the mom cares for dececedent and is given power of attorney. Before his death, he
gave his tavern to his mother. Bottom line is that it appears that there are no
assets on death. What the argument is over, is whether the $$ that were
transferred during life in fee, or in trust for the kids when they come of age. Ex-
wife of decedent comes in with extrinsic testimony that grandma, at funeral, said
the gift was a trust (grandma denies this statement).
B. ISSUE here: There is no WRITING. The trust (if any) is oral.
C. HOLDING: The JURY decides that there is enough evidence to declare an
D. RULE: All that we need to find is some MANIFESTATION OF INTENT in
order to find that there is a trust created.
1. This can be provided by extrinsic evidence.
V. TRUST can be:
1. Deed of Trust
a) Used where trustee and settlor are TWO DIFFERENT PERSONS.
2. Declaration of Trust
a) Used when there is IDENTITY between the trustee and the settlor.
In this case there is no "deed" because there is no transfer of
VI. § 15200 - How to create a trust
B. Transfer of property to another as trustee
C. Transfer by will to another as trustee
D. Exercise of power of appointment to another to pick a beneficiary.
E. An enforceable promise to create a trust.
VII. § 15206 - Evidence required - REAL PROPERTY
A. If trust involves real property THERE MUST BE A WRITING.
1. Note that IF a court finds that a trust was intended for real property, BUT
there is no writing, then a court MIGHT impose a constructive trust.
2. Note that the writing does not have to be RECORDED with the county. It
only need be written.
B. In other Jx's, often courts will uphold such trusts, even if no writing.
VIII. § 15207 - PERSONAL PROPERTY
A. An oral trust conveying personal property must be supported by CLEAR and
1. An oral trust conveyning real property will NOT be upheld on the mere
allegation that an oral statement of trust was made. There must be more
IX. BOTTOM LINE:
A. Write the trust.
B. In other words, use whatever mechanisim you would normally use to transfer a fee
interest in the property.
1. For instance, with personal property, an oral statement combined with
delivery should be enough.
2. NOTE that this becomes difficult when the trustor and trustee are the
X. IN CLASS EXAMPLES
A. "To Joe, $10K, & I ask that he use it to help A"
1. Questions: Who is Joe (a relative? An accountant?)
2. PROBABLY without more we would probably say that this is a gift with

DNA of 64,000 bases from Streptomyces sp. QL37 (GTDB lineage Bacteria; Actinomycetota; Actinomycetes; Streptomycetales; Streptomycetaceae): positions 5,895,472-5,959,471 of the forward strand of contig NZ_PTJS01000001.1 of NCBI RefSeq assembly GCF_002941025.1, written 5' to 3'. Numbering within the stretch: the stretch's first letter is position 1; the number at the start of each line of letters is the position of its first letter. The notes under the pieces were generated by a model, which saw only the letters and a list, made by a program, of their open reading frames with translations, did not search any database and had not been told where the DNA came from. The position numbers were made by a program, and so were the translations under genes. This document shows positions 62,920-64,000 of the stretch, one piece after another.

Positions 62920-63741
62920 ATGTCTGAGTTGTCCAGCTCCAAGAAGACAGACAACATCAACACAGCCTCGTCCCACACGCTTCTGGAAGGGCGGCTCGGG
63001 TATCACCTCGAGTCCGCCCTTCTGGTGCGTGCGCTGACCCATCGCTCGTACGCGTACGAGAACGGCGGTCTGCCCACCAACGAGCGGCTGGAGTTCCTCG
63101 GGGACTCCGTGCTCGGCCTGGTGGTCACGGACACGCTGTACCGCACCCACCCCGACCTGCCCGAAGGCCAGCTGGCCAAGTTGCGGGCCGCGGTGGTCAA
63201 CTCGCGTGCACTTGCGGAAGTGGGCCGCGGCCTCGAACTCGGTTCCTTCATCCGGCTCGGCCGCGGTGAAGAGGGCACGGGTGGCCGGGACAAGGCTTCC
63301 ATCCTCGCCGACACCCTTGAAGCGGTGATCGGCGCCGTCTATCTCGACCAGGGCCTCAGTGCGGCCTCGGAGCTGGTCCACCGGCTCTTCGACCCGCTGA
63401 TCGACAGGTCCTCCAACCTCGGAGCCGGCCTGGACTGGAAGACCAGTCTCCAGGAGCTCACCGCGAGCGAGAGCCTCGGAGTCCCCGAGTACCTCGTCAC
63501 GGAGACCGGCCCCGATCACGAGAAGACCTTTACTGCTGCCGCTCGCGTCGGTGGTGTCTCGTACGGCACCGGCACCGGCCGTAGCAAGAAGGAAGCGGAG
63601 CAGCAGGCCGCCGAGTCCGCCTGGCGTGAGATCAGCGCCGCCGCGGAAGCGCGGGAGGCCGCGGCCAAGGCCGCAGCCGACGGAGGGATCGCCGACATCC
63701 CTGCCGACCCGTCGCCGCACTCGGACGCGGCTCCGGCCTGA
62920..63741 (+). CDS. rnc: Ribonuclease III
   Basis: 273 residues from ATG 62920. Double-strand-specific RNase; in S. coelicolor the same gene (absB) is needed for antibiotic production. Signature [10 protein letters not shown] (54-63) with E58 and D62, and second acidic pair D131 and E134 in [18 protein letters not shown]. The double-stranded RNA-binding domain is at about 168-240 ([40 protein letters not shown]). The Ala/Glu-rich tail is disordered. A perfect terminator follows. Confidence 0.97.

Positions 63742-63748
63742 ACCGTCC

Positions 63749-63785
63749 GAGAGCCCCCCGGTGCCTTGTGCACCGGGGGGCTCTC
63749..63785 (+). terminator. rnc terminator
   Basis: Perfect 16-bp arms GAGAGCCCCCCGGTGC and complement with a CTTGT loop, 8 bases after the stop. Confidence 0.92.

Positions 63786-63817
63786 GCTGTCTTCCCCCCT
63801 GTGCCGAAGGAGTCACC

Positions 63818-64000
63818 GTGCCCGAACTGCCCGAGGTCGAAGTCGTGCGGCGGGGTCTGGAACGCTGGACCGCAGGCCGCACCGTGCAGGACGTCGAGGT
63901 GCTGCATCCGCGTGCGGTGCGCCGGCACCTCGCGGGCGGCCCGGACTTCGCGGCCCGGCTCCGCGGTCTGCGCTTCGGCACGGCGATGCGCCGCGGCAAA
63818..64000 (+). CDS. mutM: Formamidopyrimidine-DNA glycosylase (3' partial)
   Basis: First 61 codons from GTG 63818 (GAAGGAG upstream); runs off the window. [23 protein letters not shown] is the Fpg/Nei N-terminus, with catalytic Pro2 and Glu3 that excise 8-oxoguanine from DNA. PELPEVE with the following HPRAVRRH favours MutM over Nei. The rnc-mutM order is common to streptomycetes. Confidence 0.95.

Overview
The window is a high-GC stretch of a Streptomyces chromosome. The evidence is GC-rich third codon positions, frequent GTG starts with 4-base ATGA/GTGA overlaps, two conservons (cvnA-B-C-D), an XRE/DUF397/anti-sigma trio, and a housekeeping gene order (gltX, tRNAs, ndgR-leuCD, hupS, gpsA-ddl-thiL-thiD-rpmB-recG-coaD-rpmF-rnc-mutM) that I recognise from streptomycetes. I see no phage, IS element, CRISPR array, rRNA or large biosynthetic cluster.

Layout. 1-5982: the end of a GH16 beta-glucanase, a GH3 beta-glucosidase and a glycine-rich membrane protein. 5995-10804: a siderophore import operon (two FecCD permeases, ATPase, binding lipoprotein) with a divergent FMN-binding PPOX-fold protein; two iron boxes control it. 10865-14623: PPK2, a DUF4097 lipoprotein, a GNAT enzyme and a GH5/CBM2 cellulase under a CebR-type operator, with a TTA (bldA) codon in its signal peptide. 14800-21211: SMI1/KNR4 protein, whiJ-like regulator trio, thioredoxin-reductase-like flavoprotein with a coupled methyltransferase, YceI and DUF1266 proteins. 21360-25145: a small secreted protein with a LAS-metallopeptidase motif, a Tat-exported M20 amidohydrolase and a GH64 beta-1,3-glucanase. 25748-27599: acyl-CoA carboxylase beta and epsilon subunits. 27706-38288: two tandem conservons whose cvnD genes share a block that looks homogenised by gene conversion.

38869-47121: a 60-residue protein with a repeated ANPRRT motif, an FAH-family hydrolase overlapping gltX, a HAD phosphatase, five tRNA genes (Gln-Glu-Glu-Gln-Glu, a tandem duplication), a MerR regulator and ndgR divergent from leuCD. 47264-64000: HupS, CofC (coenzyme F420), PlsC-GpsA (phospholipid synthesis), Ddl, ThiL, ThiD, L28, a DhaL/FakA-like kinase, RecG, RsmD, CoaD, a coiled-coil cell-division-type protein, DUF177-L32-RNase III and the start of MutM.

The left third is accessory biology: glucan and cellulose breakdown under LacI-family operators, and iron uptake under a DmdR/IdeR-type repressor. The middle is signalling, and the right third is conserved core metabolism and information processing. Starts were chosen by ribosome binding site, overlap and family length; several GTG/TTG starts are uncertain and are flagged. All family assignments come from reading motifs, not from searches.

B. "To Joe, in trust, FBO C (for life)" (assume that C is dead)
1. In this case, rules of construction indicate that the trust will revert to the
C. "To Joe, in trust, for my best caretaker in Joe's discretion."
1. Valid in CA under statuory standards (MEASURABLE STANDARD, and
D. Secret trusts and semi-secret trusts... (we will continue with this next class).
I. TIMES when there is NOT A TRUST
A. No identifiable beneficiary
B. Not sufficient INTENT to create trust
C. Failure of meeting formalities
A. From Joe to a and I hope he uses for C
1. Here there is an issue of whether there was INTENT to form a trust.
2. Without more, we would probably say that this is precatory language.
3. BUT, what if we say "I ask that he gives it to C" or "I demand he use it for
C" then we might be more willing to establish a trust.
4. Also, we might look to the PATTERN of the pre-exising relationship.
a) EXAMPLE: Case where, during life, decedent had provided for
sister. "precatory language" is found to acutally have sufficient
intent, due to prior pattern.
5. ALSO, if this language is used in an INTERVIVOS TRUST, we have a
question of whether there was an OUTRIGHT GIFT or a TRUST.
6. In order to effect any TRANSFER, there must be DELIVERY
a) May be actual (delivery of the item)
b) OR, symbolic
(1) Delivering a key, or a writing.
c) IN order to transfer REAL ESTATE, there MUST be a writing.
7. NAMES of DOCUMENTS: DEED of trust (conveying to another), or
DECLARATION of trust (conveying to one's self).
III. ISSUE REGARDING DELIVERY
A. Question is whether the trust itself can declare delivery or whether there must be a
separate document or actual delivery.
1. IS a separate assignment required?
2. For real property a GRANT DEED is required, even if transferring to one's
IV. GRANT DEED and DECLARATION of TRUST documents (handouts).
A. CA RULE: in order to create a DECLARATION OF TRUST of personalty, there
must be more than a mere ORAL DECLARATION.
1. Oral declartion + other evidence
2. Written declaration
B. In order to create a DECLARATION OF TRUST of realty, there MUST be a
WRITTEN TRANSFER of the real property.
V. ALSO, BE CAREFUL to distinguish between TRUSTS and other types of custodial
A. e.g., giving clothes to the cleaners is NOT a trust, it is a BAILMENT
B. giving papers to lawyer to deliver to other is an AGENCY.